Jail is for our brains, not our phones

Sophie Sutton

Being the teenage girl I am, my whole life is stored on my iPhone. Keeping up with my family over text during the school day, scrolling through Snapchat and Instagram to see what my friends are doing or listening to my favorite artists on Apple Music are all activities that are vital parts of my daily routine. Born in the year of the iPhone’s invention, I’ve never known a life without my phone — something my mom, teachers and grandparents will never relate to. According to Axois, in 2021, a whopping 87 percent of students in the U.S. owned an iPhone, proving that dependency on the device can universally feel natural, and almost normal among American teens. 

Educators see this dependency as a threat to student’s ability to focus in classrooms. However, teenagers naturally have short attention spans. According to Cross River Therapy, the average 16-year-old can pay attention for 32 – 48 minutes. On Mondays, all seven class periods are 45 minutes, just below the highest amount of time an average student could pay attention for. Naturally, when students feel uninterested in what’s happening in the classroom, they text a friend or scroll on a social media platform. To prevent distractions, phone jails were introduced in schools to discourage students from using their phones during class. This rule is too strict on students and teachers should not have access to our personal belongings. While on campus, students have the right to their own belongings, and unless a phone causes issues in the classroom, schools shouldn’t take away that right to have our own possessions.

During the 21st century, communication is key, especially for students. While at school, if a student doesn’t feel well, or needs to contact their parents when they’re getting picked up, they need a device to coordinate with them. Along with communication, if a student is in a dangerous situation they should hav

Illustration by Sophie Sutton

e access to their phone for safety. Just last year, 51 school shootings occurred in the U.S. that involved an injury or death. If a lockdown for a school shooting at Redwood were to take place, students should have easy access to their phones to alert adults of their situation and try to get to safety. According to Education Week, Sarah Pancost, a Michigan teacher who experienced gun violence at school herself, says that phones are essential safety tools. Phone jails may be easily accessible, but in a dire situation like that, students and teachers shouldn’t have another thing to worry about. 

Phones have many other beneficial features that add to the classroom environment. Many students rely on apps on their phones to help them in school. Educational games such as Quizlet or Kahoot are great ways to review material and prepare for tests. Ever since elementary school, Kahoot has been a big part of all my classes and according to Kahoot, nine million teachers use it globally.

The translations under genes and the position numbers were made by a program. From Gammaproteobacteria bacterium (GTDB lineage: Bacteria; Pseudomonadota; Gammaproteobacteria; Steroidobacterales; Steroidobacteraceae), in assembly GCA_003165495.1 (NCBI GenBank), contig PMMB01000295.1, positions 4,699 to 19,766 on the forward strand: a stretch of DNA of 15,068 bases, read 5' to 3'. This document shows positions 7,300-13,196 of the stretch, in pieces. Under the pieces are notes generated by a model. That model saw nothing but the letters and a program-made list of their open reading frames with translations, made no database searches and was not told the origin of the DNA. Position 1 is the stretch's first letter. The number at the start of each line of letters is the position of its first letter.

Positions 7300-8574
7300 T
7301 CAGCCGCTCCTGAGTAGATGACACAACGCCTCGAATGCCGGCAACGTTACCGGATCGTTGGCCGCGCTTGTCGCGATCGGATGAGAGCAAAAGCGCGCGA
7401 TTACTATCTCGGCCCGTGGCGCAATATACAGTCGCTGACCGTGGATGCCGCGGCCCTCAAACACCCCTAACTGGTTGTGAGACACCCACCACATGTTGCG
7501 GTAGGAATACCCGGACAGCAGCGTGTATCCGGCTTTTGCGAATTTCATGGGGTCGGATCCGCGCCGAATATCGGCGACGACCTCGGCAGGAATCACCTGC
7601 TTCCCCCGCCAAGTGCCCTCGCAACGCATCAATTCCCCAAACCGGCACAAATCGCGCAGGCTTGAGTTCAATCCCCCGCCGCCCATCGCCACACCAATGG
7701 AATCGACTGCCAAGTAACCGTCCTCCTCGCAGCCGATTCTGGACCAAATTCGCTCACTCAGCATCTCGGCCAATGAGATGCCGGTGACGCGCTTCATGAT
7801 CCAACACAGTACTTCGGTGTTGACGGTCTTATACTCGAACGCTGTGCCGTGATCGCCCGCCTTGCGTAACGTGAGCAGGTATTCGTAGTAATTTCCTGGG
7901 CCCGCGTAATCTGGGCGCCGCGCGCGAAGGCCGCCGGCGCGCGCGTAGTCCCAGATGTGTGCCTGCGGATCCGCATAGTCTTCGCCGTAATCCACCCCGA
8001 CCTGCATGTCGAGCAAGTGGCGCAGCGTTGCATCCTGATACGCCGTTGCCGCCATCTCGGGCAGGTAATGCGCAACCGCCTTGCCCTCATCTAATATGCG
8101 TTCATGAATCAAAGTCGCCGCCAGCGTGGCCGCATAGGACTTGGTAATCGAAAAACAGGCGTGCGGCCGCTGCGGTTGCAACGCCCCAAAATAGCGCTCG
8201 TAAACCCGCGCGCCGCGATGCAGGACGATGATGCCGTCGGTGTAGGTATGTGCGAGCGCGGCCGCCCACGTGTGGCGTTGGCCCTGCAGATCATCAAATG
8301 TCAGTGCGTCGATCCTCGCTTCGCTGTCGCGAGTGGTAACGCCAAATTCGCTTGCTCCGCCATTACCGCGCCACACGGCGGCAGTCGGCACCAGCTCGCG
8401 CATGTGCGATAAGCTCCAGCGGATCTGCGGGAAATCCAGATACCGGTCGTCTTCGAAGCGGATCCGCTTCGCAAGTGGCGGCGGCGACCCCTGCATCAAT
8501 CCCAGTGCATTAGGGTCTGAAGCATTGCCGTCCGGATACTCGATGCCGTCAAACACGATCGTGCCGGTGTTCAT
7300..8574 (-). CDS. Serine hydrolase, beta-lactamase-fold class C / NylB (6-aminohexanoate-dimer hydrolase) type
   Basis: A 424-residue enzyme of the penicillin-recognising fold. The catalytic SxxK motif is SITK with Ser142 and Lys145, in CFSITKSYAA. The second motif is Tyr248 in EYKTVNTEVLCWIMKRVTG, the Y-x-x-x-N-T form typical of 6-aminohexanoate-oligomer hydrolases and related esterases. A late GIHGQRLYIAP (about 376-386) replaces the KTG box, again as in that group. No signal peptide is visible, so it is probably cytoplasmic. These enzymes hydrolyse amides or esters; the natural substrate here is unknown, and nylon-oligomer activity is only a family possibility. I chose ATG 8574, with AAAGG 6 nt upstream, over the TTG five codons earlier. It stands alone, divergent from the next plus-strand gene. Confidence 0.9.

Music can also be a big part of the educational process. Active engagement with music can impact how the brain processes information, enhancing the perception of language and speech and improving our ability to communicate with others. Enjoying music can magnify a student’s comprehension, so teens should be able to access their phones for music during class.

 According to the U.S. Department of Education, experiencing calming music can reduce aggressive behavior and feelings of anxiety and stress. Focusing on my schoolwork is something I often struggle with, but hitting shuffle on my favorite playlist will calm me down, allowing me to focus on one thing at a time.

On behalf of the research done by Common Sense Media, a nonprofit organization that promotes safe technology and media for children, the average person picks up their phone more than 1,500 times per week, and once every five and a half minutes. Considering this data, school would hypothetically be the perfect place to disconnect.  IPhones can be dangerous to people who struggle with staying focused because social media and phone apps are designed to draw your attention by offering immediate rewards. These factors can cause extreme addiction that can take over someone’s life. In a recent study done by Child Mind Institute, undergraduates who were asked to leave their phones in another room did better on cognitive tests than those asked to silence their phones, leaving them with the screen-side down on their desks or in a bag. However, in the experiment, even students who said they weren’t thinking consciously about their cell phones still experienced a loss in ability, which means some of this distraction is happening on an unconscious level.

Not everyone needs consistent surveillance on their phone usage; some students have healthy habits with their phones, so why force everyone to partake in something lacking positive effects? Rather than removing the issue altogether, schools need to teach healthy, non-dependent habits that are useful when it comes to extreme cell phone usage. 

This situation can be easily fixed if teachers give all students a chance to have their phones available to them in class. This way, the teacher can decide which students are distracted  by their phones too much, to which they can then have a conversation with the student to figure out the best solution for them. This solution demonstrates a more fair approach, because confiscation of a phone will only pertain to students who would benefit from it. Students know which personal tools best encourage their own success, and if phone usage is one of those tools, they should be able to prove their accountability before facing interference with a prioritized component of their lives.